The temperatures are plummeting and the days are getting shorter as another harsh winter approaches in Finland.
Expectations around the country’s soccer team are rising, though, like never before.
On Friday, Finland could seal a place in the finals of a major soccer tournament for the first time in its history. All that’s needed is a home win over Liechtenstein, one of the world’s weakest teams, in Helsinki and the Finns will take their place in next year’s European Championship.
After so many past disappointments, it is a day many in this Nordic country of 5.5 million inhabitants – better known for its hockey team, rally drivers and javelin throwers – thought would never arrive.
It is one that could transcend soccer, changing the mentality of a nation.
“There are always skeptics – with a sort of `Ah, they are never going to do it anyway’ feeling – in more or less everything we do, whether it is music, anything,” said former Finland player Aki Riihilahti, who is now CEO of Finnish champion HJK Helsinki. “The Finnish nature is that only when there comes an external acknowledgement of an achievement do we go and support it.
“For what this will mean, it is more important mentally than factually.”
Finland has had better teams down the years, on paper anyway. They’ve had more celebrated players, too – think of Jari Litmanen, the silky playmaker for Ajax and Barcelona, and Sami Hyypia, the defensive stalwart at Liverpool. Yet getting to a World Cup or European Championship has been beyond them, despite more than 80 years of trying.
Finland remains, somewhat embarrassingly, the only major Nordic country to have never qualified for a major tournament.
So what’s changed? The hiring of a former primary school teacher as coach has plenty to do with it.
Markku Kanerva was promoted to the job in December 2016, having previously been an assistant with the team and a former player in the 1980s and ’90s. He inherited a team that had gone all of 2016 without a win and also one that was about to lose some of its best players. One midfielder, Roman Eremenko, received a two-year ban for testing positive for cocaine in 2016; another, Perparim Hetemaj, would go on to retire in early 2018 to focus on his club career.
Kanerva took a pragmatic view of the team, picking players according to their individual strengths rather than a pre-existing style and reverting to a straightforward 4-4-2 formation. His approach was based on hard work and strong defensive shape, and relied on the country’s most high-profile player – striker Teemu Pukki – poaching some goals at the other end.
Kanerva also approaches coaching like he would teaching, encouraging his players to interact more, take responsibility, and learn what they have done wrong so they can improve.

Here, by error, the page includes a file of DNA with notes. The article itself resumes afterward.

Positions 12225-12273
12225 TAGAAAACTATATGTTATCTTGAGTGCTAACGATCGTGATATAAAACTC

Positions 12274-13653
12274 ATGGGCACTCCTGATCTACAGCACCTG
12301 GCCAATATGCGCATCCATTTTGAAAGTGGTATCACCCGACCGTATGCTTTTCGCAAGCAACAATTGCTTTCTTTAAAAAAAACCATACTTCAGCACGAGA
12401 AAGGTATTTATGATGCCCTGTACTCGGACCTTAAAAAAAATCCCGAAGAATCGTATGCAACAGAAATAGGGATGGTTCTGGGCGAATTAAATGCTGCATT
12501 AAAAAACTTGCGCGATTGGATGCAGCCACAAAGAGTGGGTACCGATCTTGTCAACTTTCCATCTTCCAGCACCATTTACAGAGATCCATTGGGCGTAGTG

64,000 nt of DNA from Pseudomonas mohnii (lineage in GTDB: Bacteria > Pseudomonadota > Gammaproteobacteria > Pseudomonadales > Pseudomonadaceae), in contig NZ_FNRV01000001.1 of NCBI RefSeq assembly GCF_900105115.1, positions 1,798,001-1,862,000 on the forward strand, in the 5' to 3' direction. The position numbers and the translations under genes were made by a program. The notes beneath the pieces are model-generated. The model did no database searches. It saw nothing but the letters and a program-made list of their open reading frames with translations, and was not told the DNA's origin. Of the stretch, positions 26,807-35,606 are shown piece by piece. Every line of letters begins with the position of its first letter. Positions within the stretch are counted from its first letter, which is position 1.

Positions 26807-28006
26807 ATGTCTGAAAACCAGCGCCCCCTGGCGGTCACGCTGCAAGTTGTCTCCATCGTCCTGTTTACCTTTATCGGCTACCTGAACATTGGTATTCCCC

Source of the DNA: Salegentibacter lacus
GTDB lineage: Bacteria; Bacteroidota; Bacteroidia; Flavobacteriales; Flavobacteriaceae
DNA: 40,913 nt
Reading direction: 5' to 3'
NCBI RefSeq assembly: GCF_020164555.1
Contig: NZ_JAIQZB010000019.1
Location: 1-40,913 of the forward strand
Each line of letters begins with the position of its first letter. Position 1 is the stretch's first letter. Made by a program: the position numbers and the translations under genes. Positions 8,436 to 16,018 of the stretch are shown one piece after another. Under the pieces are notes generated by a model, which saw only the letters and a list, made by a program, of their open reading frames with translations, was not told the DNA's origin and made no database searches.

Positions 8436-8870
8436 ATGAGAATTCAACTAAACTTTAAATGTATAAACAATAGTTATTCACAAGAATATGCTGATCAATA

The results have been striking. Finland won its group in the inaugural UEFA Nations League competition after winning its opening four qualifying games, earning promotion to League B and guaranteeing a playoff spot for Euro 2020 that might not be necessary.
In Euro 2020 qualifying, the Finns reacted to an opening loss to Italy by winning four straight Group J games without conceding a goal. After eight games, they are in second place, behind already qualified Italy but five points ahead of both Bosnia-Herzegovina and Armenia. With two teams advancing automatically, Finland needs one win from its final two qualifiers over the coming days, starting with last-place Liechtenstein, to make history.
“This is the missing piece of the puzzle,” said Marco Casagrande, general secretary of the Football Association of Finland. “All the other things in our sports we have managed to do, but this is something that’s still separating us from being a real sports country.”
Finland’s underperformance on the international stage was bought into sharp focus by Iceland, a tiny Nordic brother with a population of just 330,000, reaching both Euro 2016 and last year’s World Cup.
Casagrande recalls speaking to his colleagues at the Icelandic FA, asking them: “So what’s your secret?”
“It didn’t help,” Casagrande said, “when everyone was saying, `You are losing all the games and Iceland is going to the Euros. Come on guys, what are you doing?”‘
Iceland’s rise was based on a strong collective effort combined with a sprinkle of stardust by its one standout player, Gylfi Sigurdsson, and Finland is pretty much the same.
While goalkeeper Lukas Hradecki, who plays in Germany for Bayer Leverkusen, gets plenty of plaudits, most of the spotlight falls on Pukki, the hard-working striker who has scored seven goals in qualifying and made a strong start to his first season in the Premier League with Norwich.
“Teemu Pukki is really somebody who everybody seems to love,” said Riihilahti, who also played in England’s top division with Crystal Palace, “and has been adopted as the Finnish savior who is bringing us to the promised land.”
When Finland won the men’s hockey world championship this year for the first time since 2011, there were wild celebrations in central Helsinki as champagne-swilling fans braved the cold weather by stripping off and taking a swim in the fountain and climbing on the famous Havis Amanda statue.
Expect more of the same if the country’s soccer players finally make the long-awaited international breakthrough.
“Finnish people would all celebrate like a big festival,” Riihilahti said. “It will go crazy.”
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